book report: December 1941 by Shirley (2011)

Some people turn to fiction for a light literary snack, but my weakness is war history. and this book was just right for my sweet tooth. But this book is distinct from most of the other histories I read. Author Craig Shirley gives his readers the milieu of an historical event, in this book, the bombing of Pearl Harbor on December 7th. For me anyway, it was fascinating to learn that the newspapers were still printing Hollywood gossip in addition to reporting on the battles raging around the world.

The book is organized simply, by each day of the month of December. Shirley brilliantly weaves the trivial and mundane with the politics and the sacrifices of soldiers and citizens alike. He provides sufficient background to the events on each day. The book ends before the war resolves, yet sets up all the obstacles and fear inducing losses in the Pacific. If one is unfamiliar with the 2nd World War, this book's focus on one month is a great foundation for understanding the Pacific Theater, and leaves one wondering how were the Allies able to turn back the unstoppable Japanese and Germans. It's one victory after another for the Axis in December 1941. Even for someone familiar with the history, like myself, it made me want to revisit the history, so I got two more books out of the library, one on D-Day and one on the battle of the Atlantic against the German U-boats.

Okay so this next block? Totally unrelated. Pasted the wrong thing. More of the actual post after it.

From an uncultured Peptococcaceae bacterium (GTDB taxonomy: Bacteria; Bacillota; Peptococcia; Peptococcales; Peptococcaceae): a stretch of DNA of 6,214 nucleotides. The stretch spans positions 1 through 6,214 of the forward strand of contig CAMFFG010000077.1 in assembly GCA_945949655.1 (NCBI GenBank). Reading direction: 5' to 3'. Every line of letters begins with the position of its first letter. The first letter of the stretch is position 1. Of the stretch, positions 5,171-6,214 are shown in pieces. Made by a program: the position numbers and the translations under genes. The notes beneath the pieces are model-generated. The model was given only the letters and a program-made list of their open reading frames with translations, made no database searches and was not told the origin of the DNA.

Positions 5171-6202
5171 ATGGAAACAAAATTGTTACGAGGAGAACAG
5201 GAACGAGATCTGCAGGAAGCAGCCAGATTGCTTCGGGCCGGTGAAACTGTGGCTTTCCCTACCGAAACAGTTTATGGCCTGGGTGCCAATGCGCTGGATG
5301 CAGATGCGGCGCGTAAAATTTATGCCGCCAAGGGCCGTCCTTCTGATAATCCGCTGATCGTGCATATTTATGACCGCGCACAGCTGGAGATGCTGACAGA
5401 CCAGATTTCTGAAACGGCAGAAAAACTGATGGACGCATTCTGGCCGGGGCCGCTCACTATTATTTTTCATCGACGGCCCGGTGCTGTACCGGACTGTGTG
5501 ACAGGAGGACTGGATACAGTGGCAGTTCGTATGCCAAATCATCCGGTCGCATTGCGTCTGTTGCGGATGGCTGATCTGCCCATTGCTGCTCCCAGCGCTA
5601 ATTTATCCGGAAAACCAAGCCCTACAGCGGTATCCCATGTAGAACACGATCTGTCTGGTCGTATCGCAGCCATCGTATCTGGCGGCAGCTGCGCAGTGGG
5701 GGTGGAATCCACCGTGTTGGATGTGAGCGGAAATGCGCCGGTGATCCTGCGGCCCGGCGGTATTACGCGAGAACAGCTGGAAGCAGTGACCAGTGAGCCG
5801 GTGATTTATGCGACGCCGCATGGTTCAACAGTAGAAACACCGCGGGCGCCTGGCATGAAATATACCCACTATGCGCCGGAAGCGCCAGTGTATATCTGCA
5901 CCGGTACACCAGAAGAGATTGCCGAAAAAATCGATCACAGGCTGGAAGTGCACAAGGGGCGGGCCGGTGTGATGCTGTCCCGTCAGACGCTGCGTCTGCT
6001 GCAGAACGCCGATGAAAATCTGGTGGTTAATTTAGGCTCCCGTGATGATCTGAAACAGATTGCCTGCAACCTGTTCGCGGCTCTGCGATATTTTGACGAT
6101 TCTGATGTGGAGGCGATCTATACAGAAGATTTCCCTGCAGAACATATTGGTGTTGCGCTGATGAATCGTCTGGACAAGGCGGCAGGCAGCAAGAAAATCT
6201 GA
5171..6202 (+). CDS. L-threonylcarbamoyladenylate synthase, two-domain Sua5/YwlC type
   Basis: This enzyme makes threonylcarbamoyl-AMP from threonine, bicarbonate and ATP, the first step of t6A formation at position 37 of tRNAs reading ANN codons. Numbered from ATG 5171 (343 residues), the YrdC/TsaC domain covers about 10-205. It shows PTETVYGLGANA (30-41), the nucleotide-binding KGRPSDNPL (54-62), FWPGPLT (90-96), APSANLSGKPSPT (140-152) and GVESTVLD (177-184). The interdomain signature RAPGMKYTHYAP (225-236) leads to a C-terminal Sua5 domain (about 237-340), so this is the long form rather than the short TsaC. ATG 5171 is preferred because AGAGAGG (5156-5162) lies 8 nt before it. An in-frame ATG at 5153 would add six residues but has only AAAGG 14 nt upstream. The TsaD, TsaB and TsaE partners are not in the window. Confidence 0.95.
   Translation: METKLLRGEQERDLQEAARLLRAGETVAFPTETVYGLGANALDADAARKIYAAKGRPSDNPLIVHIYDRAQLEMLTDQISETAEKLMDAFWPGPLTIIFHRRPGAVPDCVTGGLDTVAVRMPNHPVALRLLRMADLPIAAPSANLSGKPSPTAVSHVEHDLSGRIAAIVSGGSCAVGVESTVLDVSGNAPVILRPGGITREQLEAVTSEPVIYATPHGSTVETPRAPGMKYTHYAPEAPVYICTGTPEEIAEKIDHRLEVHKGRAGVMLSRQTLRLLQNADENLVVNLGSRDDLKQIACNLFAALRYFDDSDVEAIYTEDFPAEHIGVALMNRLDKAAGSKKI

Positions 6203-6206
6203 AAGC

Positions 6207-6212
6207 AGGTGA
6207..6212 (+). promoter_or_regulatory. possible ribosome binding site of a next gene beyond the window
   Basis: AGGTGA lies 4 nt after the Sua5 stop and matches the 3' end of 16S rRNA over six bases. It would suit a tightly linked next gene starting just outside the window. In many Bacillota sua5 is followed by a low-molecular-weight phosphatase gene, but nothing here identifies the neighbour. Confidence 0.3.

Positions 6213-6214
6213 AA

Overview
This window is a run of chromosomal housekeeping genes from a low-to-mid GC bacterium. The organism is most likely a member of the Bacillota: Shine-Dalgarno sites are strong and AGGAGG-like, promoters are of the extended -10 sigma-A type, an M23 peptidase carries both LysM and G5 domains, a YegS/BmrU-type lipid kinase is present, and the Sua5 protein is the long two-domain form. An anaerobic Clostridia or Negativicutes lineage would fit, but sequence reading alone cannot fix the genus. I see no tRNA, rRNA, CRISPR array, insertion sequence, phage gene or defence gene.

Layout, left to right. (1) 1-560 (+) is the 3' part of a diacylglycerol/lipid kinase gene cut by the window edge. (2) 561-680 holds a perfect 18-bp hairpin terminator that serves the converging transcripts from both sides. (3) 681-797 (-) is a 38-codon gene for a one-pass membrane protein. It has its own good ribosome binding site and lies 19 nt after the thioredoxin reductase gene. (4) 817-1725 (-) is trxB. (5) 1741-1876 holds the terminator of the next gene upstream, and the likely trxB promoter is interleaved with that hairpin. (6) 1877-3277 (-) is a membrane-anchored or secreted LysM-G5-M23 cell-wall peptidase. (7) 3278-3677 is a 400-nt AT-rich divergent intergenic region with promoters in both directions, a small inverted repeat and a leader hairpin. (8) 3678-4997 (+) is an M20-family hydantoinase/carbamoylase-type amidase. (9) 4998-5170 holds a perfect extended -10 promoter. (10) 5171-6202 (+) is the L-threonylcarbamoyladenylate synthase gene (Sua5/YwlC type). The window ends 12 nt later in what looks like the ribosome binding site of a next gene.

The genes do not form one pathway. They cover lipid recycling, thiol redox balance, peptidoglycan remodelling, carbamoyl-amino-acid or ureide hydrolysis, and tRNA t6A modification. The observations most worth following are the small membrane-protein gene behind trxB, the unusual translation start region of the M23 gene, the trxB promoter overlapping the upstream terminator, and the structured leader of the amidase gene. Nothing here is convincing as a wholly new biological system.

Many thanks to Booksneeze for this complimentary review copy.

an addendum: I found the examples of FDR's very socialist policies enlightening to today's debates. Shirley did not criticize these policies, but simply presented them, their background, and the ends they served. Shirley later claims that WW2 created the American middle class, a topic very much in today's discussions.
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Comments

John said…
Good review, John. I, too, liked the book. While I initially thought he was very anti-FDR I eventually felt that he had treated him very fairly. He wasn't very complimentary about the New Deal (and its socialist leanings) but it gave me a better perspective about why FDR remained so popular after the war. But I enjoyed your review.
John Umland said…
Like yourself, I'm a sucker for WW2 books. Unlike yourself, I'm not so much into the American Revolution, but more into the Civil War. Your review on this book had some of the same complaints I thought, but didn't write: not enough pictures and deficient editing.
God is good
jpu
John said…
Yes, the photos seemed like an after-thought and the editing was pretty bad. I've read uncorrected proofs that were better.

As for the Civil War: it just seemed like a dark time - kind of 'us vs. us' with a not-so-happy victory. But I've read a few Civil War books and have more on my TBR list - most recently Killing Lincoln by Bill O'Reilly (which was "okay") and Midnight Rising by Tony Horwitz (about John Brown) - I think my reviews were posted in October. I guess I like the 'happier' endings of the Revolution and WWII. And that's one thing I really liked about this book - his summary at the end of how it changed things was quite insightful and well-done. It kind of redeemed it from the repetitiveness and errors, in my opinion (which will hopefully be corrected in any future printings).

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